Derrick Rose return sharpens the Chicago Bulls’ offensive horns
You can be forgiven if you don’t recognise the bouncing figure with the ball playing for the Chicago Bulls. Tom Thibodeau’s side have started their pre-season exhibition games and they have an unfamiliar player at the helm. His name is Derrick Rose, he won the MVP two years ago.
It’s been almost 18 months since the former No1 draft pick took to a NBA court having suffered a brutal ACL tear in the 2012 playoffs. Controversially, Rose could have returned at the end of last season to lead the Bulls’ playoff. Instead the notoriously single-minded point guard chose to extend his rehab in a bid to be back at his normal level come the start of this season.
Chicago fans love Rose almost as much as Michael Jordan but there was still dissent at his decision to let the Bulls down during their playoff run that saw them eventually knocked out in the Eastern Conference semi-finals.
Judging by his performances in pre-season however, it seems a vindicated decision. Rose hasn’t been allowed much time on the court and there is obvious rust, but it’s clear his appetite is still insatiable and his athleticism hasn’t deserted him.
One glance at one of the Bulls’ pre-season games proves the difference Rose makes. Their pace is faster in transition – a key part of the game for such a defensive minded team – and their offence is all of a sudden much more fluid.
Rose’s return will clearly change the playoff picture come next spring. Last year, they remained a top team because their defence is so miserly and their players so fiercely committed. But they lacked offensive punch.
In 2011/12, before Rose’s injury, the Bulls averaged 107.4 points per 100 possessions and conceded just 98.3 points per 100 possessions. But during Rose’s absence those numbers dropped to 103.5 and 103.2 respectively. Instead of a nine-point differential between scored and conceded, there was just 0.3 points – a truly huge swing.
Rose isn’t the only factor, especially considering the Bulls lost defensive expert Omer Asik to the Rockets, but it gives an indication of just how important he is. The Bulls finished second in a poor Eastern Conference last year with a win percentage of 54.9 – a drop from 75.8 the previous year.
The Bulls’ biggest advantage is they now have their closer, someone who can win the game in the final minute of a close game. They have such a strong defence that no matter who their opponent, they almost always get to within a point or two – if not winning – going into the final minute.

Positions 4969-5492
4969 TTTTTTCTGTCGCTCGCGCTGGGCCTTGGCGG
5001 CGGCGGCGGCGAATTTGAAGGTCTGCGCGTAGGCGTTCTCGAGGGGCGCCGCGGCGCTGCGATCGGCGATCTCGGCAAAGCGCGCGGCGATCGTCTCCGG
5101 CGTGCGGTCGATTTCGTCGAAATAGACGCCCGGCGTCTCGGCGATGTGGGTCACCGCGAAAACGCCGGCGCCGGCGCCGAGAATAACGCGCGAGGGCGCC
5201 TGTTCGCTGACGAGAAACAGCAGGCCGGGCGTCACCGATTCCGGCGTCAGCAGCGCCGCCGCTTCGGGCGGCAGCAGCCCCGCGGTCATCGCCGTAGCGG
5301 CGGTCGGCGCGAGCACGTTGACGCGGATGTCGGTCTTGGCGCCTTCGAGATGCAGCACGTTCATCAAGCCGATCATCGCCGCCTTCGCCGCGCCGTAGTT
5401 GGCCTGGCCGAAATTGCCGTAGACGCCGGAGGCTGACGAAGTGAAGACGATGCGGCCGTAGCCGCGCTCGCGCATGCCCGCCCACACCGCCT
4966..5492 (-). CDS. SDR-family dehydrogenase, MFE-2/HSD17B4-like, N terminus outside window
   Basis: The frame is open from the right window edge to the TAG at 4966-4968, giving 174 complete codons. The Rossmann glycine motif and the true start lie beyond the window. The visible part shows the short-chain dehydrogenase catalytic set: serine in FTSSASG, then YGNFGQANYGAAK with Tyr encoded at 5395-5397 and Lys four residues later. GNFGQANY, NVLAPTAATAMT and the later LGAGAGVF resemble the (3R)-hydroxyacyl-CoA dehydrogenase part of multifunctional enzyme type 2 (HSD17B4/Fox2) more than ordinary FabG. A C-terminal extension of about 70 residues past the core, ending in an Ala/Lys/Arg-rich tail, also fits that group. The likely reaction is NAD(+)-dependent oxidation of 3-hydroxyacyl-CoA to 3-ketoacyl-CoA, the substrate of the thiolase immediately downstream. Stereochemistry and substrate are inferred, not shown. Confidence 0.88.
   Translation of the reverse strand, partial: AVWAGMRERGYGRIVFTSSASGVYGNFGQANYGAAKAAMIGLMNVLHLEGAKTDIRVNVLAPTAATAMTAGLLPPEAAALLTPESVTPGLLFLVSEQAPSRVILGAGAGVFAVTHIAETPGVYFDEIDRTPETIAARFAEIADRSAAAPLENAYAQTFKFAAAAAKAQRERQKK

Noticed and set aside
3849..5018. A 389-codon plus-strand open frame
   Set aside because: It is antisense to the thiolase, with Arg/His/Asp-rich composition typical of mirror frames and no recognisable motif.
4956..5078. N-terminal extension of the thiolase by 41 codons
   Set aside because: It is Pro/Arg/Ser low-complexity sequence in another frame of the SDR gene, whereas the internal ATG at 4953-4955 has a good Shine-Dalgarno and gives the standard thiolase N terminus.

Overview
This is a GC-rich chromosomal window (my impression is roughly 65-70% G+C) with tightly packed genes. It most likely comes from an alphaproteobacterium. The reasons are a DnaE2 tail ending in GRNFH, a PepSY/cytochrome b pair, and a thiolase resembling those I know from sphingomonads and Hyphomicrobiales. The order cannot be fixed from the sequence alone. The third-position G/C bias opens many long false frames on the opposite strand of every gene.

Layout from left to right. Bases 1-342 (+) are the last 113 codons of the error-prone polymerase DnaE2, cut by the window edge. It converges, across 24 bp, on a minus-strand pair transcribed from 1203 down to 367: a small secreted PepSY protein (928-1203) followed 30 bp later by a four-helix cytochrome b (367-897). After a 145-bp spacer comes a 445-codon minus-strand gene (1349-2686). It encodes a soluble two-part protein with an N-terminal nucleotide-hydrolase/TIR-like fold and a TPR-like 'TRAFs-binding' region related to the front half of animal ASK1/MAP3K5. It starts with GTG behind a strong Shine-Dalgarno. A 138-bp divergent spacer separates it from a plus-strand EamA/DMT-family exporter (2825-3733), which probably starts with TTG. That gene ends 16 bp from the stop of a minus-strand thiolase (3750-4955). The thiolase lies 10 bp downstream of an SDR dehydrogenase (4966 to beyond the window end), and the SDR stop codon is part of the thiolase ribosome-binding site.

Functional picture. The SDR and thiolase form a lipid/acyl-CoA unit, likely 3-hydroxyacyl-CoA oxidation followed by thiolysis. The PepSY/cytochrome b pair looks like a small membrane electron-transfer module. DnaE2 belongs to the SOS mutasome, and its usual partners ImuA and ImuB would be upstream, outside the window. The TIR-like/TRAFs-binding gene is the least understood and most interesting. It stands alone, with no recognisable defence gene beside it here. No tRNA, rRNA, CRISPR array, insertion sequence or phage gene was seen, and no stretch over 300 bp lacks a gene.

What they have now is an expert player who can grab those points by himself. None of this means that the Bulls will be holding the Larry O’Brien Trophy aloft in eight months time. But it is bad news for the rest of the league.
Lakers are going back to basics
Sometimes less is more. And the Los Angeles Lakers will certainly hope so. Pre-season games are largely meaningless but do give you a glimpse into the way a team might execute come the regular season.
An interesting thing to notice in the Lakers is a renewed sense of optimism and a greater cohesion, despite most people favouring them to miss the playoffs for the second time in two decades – a truly remarkable statistic.
Last year was one to forget. Dwight Howard a disappointment, Pau Gasol and Steve Nash chronically injured, and the Princeton Offence experiment bombed. Instead they scraped into the playoffs and were swept aside immediately by the San Antonio Spurs.
This year, the signings haven’t inspired much, just a slew of ordinary role players and veterans. But this is Mike D’Antoni, and if the divisive coach is good at one thing, it’s maximising limited talent. His spread offence is much more suited to a system where the ball is in the hands of one or two people.
With Howard gone and Kobe Bryant injured, the Lakers have looked more cohesive with Gasol able to work in the post, while Nash has already exhibited the playmaking that made him an MVP twice over.
Sadly for them, the Western Conference is far too talented to let the Lakers back into its upper echelons. But this might not be the horrific season many had envisioned.